Issa, Boehner and McKeon Introduce Reauthorization of D.C. Opportunity Scholarship Program
WASHINGTON. D.C. – House Committee on Oversight and Government Reform Ranking Member Darrell Issa (R-CA) joined today with House Republican Leader John Boehner (R-OH) and Education & Labor Committee Chairman Howard P. “Buck” McKeon (R-CA) in introducing legislation to reauthorize the District of Columbia’s groundbreaking school choice program. Since 2004, this program has provided unprecedented educational opportunities for thousands of inner-city students who are poorly served by the D.C. public schools system.
“To the thousands of low-income students who are trapped in dead-end DC schools, the ‘Yes We Can’ president has defiantly said, ‘No You Can’t.’ The reasons to continue funding the DC Opportunity Scholarship Program are convincing. It’s working for students and it’s wanted by parents,” Issa said. “This program should be judged on its merits, not political agendas. The President’s politically-motivated aversion to successful programs launched during the previous administration and his willingness to deliver a political victory to powerful unions and liberal interest groups is no reason to jeopardize the future of already disadvantaged D.C. schoolchildren.”
Last month, an independent report, sponsored by the Department of Education, evaluating the program’s success found that students who participated in the program performed at “statistically higher levels in reading equivalent to 3.1 months of additional learning.”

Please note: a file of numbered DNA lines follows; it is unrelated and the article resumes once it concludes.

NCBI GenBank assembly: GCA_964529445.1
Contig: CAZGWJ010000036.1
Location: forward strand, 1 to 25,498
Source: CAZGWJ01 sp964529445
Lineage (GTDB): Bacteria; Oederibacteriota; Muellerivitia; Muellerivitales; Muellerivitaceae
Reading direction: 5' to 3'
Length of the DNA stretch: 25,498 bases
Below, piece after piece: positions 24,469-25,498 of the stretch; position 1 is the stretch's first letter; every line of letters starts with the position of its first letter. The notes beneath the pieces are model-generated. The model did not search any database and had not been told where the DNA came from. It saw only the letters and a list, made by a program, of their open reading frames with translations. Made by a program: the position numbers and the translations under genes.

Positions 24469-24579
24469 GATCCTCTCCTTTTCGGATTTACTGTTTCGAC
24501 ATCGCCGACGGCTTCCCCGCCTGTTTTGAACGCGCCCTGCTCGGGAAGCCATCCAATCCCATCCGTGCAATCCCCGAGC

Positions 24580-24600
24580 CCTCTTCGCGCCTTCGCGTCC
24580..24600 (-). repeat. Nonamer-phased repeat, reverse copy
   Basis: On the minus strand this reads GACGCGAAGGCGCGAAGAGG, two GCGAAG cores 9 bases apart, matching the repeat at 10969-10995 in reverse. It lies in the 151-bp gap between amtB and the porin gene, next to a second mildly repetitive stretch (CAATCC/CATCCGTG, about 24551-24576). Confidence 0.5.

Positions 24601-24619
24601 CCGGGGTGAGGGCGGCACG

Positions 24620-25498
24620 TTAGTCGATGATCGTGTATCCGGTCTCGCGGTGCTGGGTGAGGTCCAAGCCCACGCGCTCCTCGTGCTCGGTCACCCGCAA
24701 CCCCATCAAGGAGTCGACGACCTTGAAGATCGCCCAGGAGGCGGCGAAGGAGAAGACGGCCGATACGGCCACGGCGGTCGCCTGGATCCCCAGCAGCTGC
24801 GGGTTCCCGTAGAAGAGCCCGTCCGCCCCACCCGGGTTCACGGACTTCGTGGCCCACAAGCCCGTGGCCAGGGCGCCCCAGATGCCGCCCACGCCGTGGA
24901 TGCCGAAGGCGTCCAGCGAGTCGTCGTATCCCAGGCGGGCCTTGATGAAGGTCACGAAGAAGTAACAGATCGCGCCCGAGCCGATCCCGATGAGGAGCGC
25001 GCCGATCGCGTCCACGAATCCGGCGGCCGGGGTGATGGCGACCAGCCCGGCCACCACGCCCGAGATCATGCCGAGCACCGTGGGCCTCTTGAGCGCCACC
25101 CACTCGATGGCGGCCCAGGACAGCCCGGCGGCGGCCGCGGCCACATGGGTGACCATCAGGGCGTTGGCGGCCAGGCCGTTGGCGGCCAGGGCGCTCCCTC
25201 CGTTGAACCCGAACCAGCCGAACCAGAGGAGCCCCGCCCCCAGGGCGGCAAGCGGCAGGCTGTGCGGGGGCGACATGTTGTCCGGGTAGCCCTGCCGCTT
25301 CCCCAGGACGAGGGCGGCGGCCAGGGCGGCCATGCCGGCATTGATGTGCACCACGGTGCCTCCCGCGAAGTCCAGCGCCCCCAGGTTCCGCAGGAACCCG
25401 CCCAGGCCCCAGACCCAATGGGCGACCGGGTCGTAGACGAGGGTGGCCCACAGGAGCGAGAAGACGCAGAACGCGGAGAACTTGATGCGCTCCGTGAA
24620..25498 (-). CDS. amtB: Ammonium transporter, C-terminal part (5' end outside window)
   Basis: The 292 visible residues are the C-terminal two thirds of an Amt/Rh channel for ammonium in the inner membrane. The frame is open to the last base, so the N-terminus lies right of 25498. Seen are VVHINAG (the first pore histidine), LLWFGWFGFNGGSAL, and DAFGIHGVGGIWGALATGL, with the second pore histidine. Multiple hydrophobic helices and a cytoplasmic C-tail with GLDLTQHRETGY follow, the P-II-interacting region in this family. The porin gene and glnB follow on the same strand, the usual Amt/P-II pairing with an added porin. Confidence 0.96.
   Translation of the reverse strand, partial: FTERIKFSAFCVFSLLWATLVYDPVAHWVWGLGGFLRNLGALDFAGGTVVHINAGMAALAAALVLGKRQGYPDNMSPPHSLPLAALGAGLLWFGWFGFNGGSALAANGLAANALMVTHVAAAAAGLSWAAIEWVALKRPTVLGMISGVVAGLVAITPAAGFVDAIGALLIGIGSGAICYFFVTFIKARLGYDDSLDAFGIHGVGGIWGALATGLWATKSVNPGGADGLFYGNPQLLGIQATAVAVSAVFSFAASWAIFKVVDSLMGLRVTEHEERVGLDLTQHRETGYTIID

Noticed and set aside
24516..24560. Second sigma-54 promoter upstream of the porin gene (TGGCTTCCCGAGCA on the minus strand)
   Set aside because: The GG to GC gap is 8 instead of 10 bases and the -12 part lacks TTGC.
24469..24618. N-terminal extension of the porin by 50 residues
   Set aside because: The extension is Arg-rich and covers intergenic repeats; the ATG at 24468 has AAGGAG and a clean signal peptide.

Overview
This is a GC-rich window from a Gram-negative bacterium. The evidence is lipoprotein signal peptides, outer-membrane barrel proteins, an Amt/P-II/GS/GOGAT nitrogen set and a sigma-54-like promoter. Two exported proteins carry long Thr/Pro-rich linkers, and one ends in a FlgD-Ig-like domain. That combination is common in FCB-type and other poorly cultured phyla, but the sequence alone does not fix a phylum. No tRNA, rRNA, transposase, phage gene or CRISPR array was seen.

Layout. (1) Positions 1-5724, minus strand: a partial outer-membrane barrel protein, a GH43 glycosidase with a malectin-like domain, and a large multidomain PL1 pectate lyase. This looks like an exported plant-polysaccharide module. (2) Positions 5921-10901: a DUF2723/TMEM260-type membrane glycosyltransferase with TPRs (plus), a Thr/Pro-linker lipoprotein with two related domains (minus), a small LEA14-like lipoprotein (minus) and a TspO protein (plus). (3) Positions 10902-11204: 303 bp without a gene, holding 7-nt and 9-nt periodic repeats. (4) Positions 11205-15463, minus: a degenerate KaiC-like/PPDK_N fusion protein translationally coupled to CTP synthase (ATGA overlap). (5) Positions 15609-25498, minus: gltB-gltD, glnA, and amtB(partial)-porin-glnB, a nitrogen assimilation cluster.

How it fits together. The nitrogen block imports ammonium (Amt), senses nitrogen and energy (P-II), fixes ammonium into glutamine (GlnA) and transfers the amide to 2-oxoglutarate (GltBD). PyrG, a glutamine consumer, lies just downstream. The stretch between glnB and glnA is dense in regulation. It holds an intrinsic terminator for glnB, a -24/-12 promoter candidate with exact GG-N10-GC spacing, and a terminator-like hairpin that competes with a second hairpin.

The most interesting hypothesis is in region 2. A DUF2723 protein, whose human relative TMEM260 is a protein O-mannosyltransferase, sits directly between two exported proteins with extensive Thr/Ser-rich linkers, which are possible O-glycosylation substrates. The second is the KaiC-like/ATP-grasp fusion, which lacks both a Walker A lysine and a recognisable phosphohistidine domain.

“This report highlights the value of continuing to invest in providing expanded education opportunities to students who come from low-income families,” Issa said. “Choice of schools shouldn’t be limited to those who are fortunate enough to come from an affluent family – every child deserves the chance to unlock their limitless potential and this voucher program is central to that effort.”
The program was authorized by Congress in 2004 to provide low-income residents, particularly those whose children attend failing public schools, with “expanded opportunities to attend higher performing schools in the District of Columbia.” The scholarship, worth up to $7,500, could be used to cover the costs of tuition, school fees, and transportation to a participating private school. Ninety-nine percent of scholarship recipients are black or Hispanic, and thereare more than four applicants for each scholarship.
President Obama last month slashed funding for the program; though later he offered a compromise to allow existing scholarship recipients time to finish an education at their current school of choice.